Welcome - Explore my Blog

I've been keeping this blog for all of my beekeeping years and I am beginning my 19th year of beekeeping in April 2024. Now there are more than 1300 posts on this blog. Please use the search bar below to search the blog for other posts on a subject in which you are interested. You can also click on the "label" at the end of a post and all posts with that label will show up. At the very bottom of this page is a list of all the labels I've used.

Even if you find one post on the subject, I've posted a lot on basic beekeeping skills like installing bees, harvesting honey, inspecting the hive, etc. so be sure to search for more once you've found a topic of interest to you. And watch the useful videos and slide shows on the sidebar. All of them have captions. Please share posts of interest via Facebook, Pinterest, etc.

I began this blog to chronicle my beekeeping experiences. I have read lots of beekeeping books, but nothing takes the place of either hands-on experience with an experienced beekeeper or good pictures of the process. I want people to have a clearer picture of what to expect in their beekeeping so I post pictures and write about my beekeeping saga here.Master Beekeeper Enjoy with me as I learn and grow as a beekeeper.

Need help with an Atlanta area swarm? Visit Found a Swarm? Call a Beekeeper. ‪(404) 482-1848‬

Want to Pin this post?

Wednesday, October 29, 2008

The Small Absconded Hive is Still OK

I've left the robber screen on the small nuc to help this tiny cluster of bees and the queen. It isn't completely closed up - on the right side you can see the opening. However, a robber aims for the front door and the bees who live in the nuc are drawn to the queen, so they will go to the side opening without any problem.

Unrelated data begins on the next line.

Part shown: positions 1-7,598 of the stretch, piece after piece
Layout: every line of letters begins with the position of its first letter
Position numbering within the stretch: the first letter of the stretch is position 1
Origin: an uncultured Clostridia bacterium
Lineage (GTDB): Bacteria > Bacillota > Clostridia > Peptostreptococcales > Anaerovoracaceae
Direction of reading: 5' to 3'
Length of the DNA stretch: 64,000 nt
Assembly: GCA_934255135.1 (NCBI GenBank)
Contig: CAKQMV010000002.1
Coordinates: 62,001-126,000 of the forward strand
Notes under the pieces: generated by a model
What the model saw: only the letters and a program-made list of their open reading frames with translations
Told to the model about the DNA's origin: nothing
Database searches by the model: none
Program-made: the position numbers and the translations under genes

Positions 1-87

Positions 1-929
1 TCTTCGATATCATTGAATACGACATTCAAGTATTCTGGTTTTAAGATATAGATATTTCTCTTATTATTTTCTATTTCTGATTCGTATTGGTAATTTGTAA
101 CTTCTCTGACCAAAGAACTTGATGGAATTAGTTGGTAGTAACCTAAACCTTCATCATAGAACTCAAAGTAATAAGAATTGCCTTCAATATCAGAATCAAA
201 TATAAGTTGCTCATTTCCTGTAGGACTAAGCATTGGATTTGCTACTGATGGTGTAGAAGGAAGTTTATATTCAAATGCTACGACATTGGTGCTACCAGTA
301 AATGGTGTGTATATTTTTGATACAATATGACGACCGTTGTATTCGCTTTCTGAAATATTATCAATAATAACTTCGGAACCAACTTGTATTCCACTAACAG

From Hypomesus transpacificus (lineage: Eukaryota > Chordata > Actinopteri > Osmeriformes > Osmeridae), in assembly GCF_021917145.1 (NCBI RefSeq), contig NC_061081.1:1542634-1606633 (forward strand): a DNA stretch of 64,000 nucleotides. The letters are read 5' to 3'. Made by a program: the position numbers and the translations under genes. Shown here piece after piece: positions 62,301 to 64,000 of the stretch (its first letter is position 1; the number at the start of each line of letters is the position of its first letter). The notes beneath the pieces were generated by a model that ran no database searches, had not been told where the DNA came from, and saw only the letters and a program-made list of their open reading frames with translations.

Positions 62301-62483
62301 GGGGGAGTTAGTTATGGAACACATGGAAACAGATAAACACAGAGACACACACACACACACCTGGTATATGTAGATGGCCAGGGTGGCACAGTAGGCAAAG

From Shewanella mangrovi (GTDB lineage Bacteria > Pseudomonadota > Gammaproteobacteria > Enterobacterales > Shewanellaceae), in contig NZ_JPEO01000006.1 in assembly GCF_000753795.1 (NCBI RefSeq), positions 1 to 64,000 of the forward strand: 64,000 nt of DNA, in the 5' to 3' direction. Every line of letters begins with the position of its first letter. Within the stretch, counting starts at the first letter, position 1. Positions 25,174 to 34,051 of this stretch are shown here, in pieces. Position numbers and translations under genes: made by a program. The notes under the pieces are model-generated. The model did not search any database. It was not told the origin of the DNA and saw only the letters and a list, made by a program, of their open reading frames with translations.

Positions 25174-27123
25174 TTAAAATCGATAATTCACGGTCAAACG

It's extra cold in Atlanta for this time of year. Tonight the lows will be in the 30s for the fourth night in a row. I didn't want to disturb the colony but wanted to look for signs of life so I lifted up the inner cover and found these happy girls looking up at me.

There are two Boardman feeders inside the empty second box of this nuc with pint jars on them to accommodate the shorter size of the medium nuc. The bees do not seem to be taking the syrup, however. This weekend I may pour the syrup into two sandwich bags instead. I didn't want to put a gallon Ziploc in the nuc because bees tend to drown if baggie feeders fold over on themselves. There isn't enough room in the 5 frame to allow the Ziploc to lie flat, but two sandwich bags would.

A poster on Beemaster says that he pokes holes in the Ziploc with a pin and bees can then get the syrup without drowning, but I tried that and the bees completely ignored the baggie. Slits seem to work better for me.

If it warms up this weekend, I'll open this box up again and see if the larvae are developing in the two frames of brood that I found the last time I looked.